#10 Communicate Through Writing
Expressing yourself in writing becomes very important with most distance-education courses. Almost all course communication occurs through writing. If you are not a particularly good typist or if you don't like to write, then you might find distance education courses an uneasy fit for you.
#9 There Really IS an Instructor
Some students find it difficult to remember that there is really an instructor connected with every distance education course. Even if you don't ever meet your professor face-to-face, that person is an integral part of the course, wanting your interactions and awaiting your participation in class.
Beginning the course with a good relationship with your professor can be a very helpful way to establish a good rapport with them for the rest of the course. If you ever have the opportunity to speak with your professor in person, take advantage of it.
#8 Schedule Time to Work
Some students will put off the work in a distance course when personal or professional obligations arise. They feel that the distance course can be done "anytime" and that these other obligations are more important. It is really important to set a time aside to work on your distance course, making your class schedule a priority that cannot be deferred.
# 7 Know How to Ask For Help
Distance education learners need to know how to ask for help. In other words, distance education students should be assertive enough to send an email to the course instructor (or to another student), post a question to the class discussion board, or pick up the telephone when questions arise that must be addressed.
This includes asking for assistance with technical issues which might arise. Be familiar with the IT support available to you.
#6 Significant Amount of Written Directions
Most distance-education courses require a significant amount of written instructions. Some students find this appealing because instructions are displayed clearly. Other students find this difficult because they learn more from hearing a teacher explain directions and because they find it tedious to read so much.
Remember this is a college level course as well, if you do not have the prerequisite knowledge required for the course, this may not be the best option for you.
#5 Interactions Done in Writing
Some distance education courses require a significant amount of student-to-student interactions; however, these interactions are quite different from the ones that occur in face-to-face classes since they are usually done in writing. Some students find written interactions difficult, while others find them more rewarding than the kind of communication that occurs in a traditional classroom.
Online learning can feel isolating, especially if you are completing your degree completely online. Connecting with other online learners can foster a sense of community.
#4 Requires the Use of a Variety of Technologies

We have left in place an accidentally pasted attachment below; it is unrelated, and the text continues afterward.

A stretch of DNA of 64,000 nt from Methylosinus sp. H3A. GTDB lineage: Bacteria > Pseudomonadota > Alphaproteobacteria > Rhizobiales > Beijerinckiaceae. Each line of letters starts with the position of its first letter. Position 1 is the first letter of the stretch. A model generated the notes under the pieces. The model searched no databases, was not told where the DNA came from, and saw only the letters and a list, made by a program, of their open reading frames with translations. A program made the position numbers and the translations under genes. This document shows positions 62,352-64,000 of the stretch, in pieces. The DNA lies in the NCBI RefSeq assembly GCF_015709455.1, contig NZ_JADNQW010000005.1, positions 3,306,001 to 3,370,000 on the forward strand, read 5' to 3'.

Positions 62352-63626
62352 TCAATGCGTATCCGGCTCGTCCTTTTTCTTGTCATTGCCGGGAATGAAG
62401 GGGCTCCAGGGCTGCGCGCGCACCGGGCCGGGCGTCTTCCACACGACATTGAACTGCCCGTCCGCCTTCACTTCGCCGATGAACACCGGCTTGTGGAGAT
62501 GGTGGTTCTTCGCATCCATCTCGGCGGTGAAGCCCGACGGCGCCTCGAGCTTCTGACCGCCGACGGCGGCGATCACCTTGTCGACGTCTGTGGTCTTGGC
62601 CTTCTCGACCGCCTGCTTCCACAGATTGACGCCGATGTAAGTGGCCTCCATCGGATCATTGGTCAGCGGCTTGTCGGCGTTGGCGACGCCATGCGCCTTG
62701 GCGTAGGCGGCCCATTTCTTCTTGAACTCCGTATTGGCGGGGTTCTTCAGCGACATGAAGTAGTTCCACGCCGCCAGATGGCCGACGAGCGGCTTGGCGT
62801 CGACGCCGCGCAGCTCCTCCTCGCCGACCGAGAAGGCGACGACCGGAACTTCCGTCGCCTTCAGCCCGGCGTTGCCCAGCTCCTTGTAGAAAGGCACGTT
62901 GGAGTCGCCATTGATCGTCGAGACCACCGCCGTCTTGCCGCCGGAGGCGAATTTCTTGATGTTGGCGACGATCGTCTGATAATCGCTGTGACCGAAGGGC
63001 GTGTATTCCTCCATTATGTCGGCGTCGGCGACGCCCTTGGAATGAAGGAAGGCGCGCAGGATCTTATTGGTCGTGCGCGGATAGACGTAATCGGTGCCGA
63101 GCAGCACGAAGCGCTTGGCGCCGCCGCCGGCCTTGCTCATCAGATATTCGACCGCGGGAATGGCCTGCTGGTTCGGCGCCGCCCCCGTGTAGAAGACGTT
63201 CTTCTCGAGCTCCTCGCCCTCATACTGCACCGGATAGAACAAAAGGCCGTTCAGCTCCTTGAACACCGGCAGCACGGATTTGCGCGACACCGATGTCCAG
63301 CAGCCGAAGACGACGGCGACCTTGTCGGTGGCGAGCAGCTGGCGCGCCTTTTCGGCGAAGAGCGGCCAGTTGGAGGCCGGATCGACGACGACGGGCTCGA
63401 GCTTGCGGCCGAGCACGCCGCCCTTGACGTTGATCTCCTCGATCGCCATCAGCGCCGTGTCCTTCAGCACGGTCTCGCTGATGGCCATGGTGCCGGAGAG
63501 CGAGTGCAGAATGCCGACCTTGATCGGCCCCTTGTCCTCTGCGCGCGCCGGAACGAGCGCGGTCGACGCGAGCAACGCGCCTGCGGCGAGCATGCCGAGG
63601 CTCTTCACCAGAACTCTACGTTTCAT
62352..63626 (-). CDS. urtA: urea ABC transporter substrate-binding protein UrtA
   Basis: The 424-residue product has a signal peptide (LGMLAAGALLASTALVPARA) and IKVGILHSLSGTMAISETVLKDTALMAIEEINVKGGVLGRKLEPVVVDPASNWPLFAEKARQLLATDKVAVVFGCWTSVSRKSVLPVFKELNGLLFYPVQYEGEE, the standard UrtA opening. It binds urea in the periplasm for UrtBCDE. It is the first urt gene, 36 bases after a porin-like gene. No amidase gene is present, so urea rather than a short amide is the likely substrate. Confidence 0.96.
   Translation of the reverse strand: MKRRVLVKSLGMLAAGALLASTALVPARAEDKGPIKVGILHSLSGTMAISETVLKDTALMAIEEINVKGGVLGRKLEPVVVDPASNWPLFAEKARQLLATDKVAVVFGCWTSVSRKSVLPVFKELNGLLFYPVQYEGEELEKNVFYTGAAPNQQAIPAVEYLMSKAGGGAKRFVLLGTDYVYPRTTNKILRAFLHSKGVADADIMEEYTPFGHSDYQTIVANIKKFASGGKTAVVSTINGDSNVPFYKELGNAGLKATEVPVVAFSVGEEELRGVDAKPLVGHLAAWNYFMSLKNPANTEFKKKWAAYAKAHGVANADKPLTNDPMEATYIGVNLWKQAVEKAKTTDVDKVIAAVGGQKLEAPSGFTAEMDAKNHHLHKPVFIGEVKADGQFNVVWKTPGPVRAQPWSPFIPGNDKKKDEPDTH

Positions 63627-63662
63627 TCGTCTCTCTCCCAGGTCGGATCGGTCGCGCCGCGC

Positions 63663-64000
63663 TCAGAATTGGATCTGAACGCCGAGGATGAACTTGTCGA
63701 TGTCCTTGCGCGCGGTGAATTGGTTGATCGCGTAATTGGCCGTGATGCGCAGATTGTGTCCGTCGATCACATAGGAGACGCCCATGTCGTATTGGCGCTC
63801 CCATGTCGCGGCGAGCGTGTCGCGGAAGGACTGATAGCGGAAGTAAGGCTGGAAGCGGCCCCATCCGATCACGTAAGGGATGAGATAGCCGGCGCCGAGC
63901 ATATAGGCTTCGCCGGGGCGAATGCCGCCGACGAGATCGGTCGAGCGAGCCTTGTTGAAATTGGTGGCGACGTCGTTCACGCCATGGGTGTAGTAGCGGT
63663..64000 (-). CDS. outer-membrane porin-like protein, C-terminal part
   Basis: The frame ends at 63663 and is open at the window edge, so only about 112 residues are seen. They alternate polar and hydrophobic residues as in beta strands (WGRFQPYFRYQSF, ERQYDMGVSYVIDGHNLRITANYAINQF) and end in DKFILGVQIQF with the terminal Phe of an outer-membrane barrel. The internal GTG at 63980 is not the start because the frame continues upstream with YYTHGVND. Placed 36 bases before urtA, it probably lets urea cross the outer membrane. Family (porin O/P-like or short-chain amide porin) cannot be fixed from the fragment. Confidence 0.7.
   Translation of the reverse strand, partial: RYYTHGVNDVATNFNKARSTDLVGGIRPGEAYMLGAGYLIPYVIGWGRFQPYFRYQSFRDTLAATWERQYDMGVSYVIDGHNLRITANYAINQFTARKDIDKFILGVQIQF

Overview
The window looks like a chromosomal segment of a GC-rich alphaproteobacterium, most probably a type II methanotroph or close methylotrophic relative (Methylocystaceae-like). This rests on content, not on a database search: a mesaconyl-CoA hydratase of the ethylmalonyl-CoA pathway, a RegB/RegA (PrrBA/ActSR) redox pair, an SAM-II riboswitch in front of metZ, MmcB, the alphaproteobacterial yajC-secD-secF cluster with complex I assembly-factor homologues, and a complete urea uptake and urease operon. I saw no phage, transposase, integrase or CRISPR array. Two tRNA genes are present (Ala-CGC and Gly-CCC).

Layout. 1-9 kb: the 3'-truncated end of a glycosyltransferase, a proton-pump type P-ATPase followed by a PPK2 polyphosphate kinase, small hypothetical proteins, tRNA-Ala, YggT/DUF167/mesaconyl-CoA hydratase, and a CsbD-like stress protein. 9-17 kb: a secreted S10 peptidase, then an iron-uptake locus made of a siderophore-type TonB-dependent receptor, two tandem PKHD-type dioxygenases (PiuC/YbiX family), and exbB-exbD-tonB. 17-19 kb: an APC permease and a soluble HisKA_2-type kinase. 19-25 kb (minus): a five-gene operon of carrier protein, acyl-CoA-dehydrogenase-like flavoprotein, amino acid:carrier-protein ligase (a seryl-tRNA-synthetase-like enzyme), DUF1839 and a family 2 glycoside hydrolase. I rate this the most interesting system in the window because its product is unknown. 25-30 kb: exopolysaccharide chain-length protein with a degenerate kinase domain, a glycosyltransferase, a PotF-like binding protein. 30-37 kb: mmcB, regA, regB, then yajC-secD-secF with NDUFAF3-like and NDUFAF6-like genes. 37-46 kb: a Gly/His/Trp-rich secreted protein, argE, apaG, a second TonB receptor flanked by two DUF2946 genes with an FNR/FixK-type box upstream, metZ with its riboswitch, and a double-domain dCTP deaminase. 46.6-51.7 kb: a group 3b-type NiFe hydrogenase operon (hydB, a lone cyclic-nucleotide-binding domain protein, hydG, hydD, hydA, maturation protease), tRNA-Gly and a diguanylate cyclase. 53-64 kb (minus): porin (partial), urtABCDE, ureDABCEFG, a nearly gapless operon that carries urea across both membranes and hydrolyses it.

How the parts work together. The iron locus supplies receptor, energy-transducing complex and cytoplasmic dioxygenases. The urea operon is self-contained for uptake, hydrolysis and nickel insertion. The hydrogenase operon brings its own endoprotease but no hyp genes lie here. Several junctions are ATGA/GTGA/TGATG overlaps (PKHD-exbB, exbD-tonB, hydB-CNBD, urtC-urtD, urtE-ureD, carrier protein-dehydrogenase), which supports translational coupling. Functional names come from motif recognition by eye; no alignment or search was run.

Distance education courses often require students to use a variety of technologies. All tools can be frustrating when you first learn how to use them. If technology frustrates you and you find temporary problems or inconveniences overwhelming, this might be a difficult classroom environment for you.
Check out TECHNOLOGY RESOURCE NEEDED for Online Courses to make sure you and your system are ready for the online commitment.
#3 Can Be Time-Intensive
The time allowed to complete a distance-education course is often the same as the time allowed to complete a face-to-face class (e.g., 16 weeks per semester). Because most distance education courses require a lot more reading and writing, students in distance education courses may find them to be more time-intensive to complete.
#2 Requires Self-Discipline
Freedom from appearing for face-to-face class sessions is a double-edged sword. Although this freedom is liberating, it also requires more self-discipline on the student's part than a campus-based class experience. Some students find it difficult to create their own work schedule to keep up with weekly class work.
It’s your responsibility to take the initiative to keep up with your work when enrolled in online classes. It can be easy to let assignments slide and miss due dates because of the wiggle room and flexibility that come with online courses. Be sure to read your syllabus closely as each instructor may have different expectations and rules established in submitting your course work regarding due dates and acceptance of late work..
Procrastination is a slippery slope and can affect your grade negatively. It’s important to stay organized and follow a schedule because it’s difficult to catch up once you fall behind.
#1 Must Be an Independent Worker
Online learning requires the student to be an independent worker. Some students relish this independence while others are less comfortable with it and miss the face-to-face experience.